World Exclusive: I got to play with the Lenovo and Aigo Mobile Internet Devices (MIDs) at Intel Shanghai

There are only about 20 Mobile Internet Devices (MIDs) existent in the world. Most of them were in Shanghai last week for the Intel Developer Forum (IDF). 10 of them were in the Mobility Software Enabling Lab at Intel Shanghai, where I got special access today to shoot photos and videos, as well as some hands on time to play, with the Lenovo Ideapad U8 MID and the Aigo MID. They also had some other devices around for comparison – an old prototype UMPC with a pivot screen, a Samsung Q1 Ultra Premium UMPC, and a Fujitsu Lifebook UMPC. And I threw my iPhone in a few of the photos for size/comparison’s sake.

I’ll post a more detailed writeup of my impressions of the devices soon, as well as the video of the time I had with them (summary: the Lenovo Ideapad U8 looks and feels wonderful in my hands – I WANT one!). I spent several minutes on video with each device, examining the hardware and UI/software features. Right now, thought, it’s almost 1 AM, and I need to get up early to do a blogging training with the Intel Shanghai software guys. But I wanted to get these photos up and available as soon as possible.

Please post any comments or questions you have either in this post, or on the photo’s page on Flickr. I want to answer all of your questions, but I’m going to sleep for a few hours, and don’t want to miss any of them. Please be patient, and I promise I’ll answer all questions. 🙂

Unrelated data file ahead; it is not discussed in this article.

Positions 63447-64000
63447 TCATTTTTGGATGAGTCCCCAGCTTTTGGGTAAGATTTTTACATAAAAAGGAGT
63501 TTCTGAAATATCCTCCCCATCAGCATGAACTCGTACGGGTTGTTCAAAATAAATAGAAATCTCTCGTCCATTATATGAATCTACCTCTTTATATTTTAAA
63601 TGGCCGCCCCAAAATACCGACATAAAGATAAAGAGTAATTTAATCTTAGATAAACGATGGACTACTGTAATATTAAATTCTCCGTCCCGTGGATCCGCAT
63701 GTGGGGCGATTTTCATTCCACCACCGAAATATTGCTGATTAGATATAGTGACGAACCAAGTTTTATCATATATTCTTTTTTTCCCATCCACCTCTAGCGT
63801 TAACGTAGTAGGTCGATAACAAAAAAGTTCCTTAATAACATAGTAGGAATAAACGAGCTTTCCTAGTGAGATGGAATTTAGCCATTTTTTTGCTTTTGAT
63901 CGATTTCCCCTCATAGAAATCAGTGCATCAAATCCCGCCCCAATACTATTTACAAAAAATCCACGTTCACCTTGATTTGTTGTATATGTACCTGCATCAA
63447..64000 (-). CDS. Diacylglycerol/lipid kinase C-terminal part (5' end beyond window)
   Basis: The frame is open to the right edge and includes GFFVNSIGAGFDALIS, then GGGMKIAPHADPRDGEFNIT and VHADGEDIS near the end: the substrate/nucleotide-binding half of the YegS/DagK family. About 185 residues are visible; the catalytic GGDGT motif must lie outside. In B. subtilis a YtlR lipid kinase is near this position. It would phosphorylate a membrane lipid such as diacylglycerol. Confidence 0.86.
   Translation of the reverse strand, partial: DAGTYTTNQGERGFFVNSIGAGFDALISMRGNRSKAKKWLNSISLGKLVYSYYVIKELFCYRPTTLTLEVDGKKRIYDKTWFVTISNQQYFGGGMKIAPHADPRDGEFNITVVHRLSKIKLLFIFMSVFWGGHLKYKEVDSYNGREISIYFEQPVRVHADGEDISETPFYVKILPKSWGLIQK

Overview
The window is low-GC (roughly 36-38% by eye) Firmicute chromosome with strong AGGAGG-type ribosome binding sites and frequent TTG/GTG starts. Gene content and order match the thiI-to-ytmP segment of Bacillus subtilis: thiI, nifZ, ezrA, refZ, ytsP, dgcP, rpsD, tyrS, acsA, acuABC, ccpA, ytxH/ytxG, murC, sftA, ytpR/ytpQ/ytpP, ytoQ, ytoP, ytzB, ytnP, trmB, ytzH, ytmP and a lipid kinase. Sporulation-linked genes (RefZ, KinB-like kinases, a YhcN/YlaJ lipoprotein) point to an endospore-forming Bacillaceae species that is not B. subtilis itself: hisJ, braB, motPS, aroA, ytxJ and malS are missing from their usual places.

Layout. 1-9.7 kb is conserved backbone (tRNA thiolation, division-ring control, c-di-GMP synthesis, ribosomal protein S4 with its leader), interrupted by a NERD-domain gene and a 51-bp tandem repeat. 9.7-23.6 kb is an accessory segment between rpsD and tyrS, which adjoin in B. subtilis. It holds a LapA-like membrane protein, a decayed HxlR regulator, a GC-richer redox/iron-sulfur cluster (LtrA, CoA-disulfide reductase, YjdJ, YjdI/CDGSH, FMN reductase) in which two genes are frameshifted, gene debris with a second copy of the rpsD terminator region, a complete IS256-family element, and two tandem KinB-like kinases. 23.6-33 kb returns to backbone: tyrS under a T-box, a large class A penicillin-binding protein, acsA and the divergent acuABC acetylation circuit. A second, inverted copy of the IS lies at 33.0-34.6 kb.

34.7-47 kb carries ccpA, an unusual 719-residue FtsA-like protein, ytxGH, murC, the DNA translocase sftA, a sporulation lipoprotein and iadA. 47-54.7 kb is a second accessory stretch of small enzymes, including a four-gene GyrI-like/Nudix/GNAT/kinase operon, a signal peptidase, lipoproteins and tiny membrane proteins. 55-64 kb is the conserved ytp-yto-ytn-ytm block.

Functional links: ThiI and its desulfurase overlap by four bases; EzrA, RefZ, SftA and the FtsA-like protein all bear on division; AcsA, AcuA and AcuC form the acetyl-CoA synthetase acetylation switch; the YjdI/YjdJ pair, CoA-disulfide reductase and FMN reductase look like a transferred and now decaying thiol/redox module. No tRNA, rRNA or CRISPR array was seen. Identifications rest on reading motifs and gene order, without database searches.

The entire set of 33 photos is available in this photoset on Flickr. Feel free to browse through all of the photos (bonus photos: some shots of the Intel Shanghai sales offices, which occupy floors 22-24 of the ShanghaiMart tower). Click here to view as a slideshow, and you can see full size/resolution versions of every photo on Flickr by clicking “All Sizes” on the photo’s page.

And now, the photos! Here are some that I think turned out best – be sure to check out all 33 photos in the Flickr set!

Aigo and Lenovo Mobile Internet Devices (MIDs)
Aigo and Lenovo Mobile Internet Devices (MIDs)
Fujitsu Lifebook, Samsung Q1 Ultra, Lenovo MID, Aigo MID, prototype UMPC
Stack: iPhone, Lenovo, Aigo, Fujitsu, Samsung
Stack: iPhone, Lenovo, Aigo, Fujitsu, Samsung
Keeper of the MIDs, Lenovo Ideapad U8

19 thoughts on “World Exclusive: I got to play with the Lenovo and Aigo Mobile Internet Devices (MIDs) at Intel Shanghai

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  8. The Dark Free Soul says:

    Hi there! I noticed there’s no BenQ MID… do you know if there’s any particular motivation for this absence?
    I’d also like to know if these MID allow users to access the linux shell… if there’s any terminal emulator software to play with like on a real linux pc.

    Many thanks in advance.


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  10. Josh — Really looking forward to your description of using each of these. Definitely interested in your comments on the Lenovo, why you think it’s your favorite of the group.

  11. Chris says:

    Being a novice at the mid experience I am curious how this type of device affects the cell phone functionality. Are they meant to provide this as well or is it simply a smaller alternative to a laptop minus the big screen and high computing capabilities?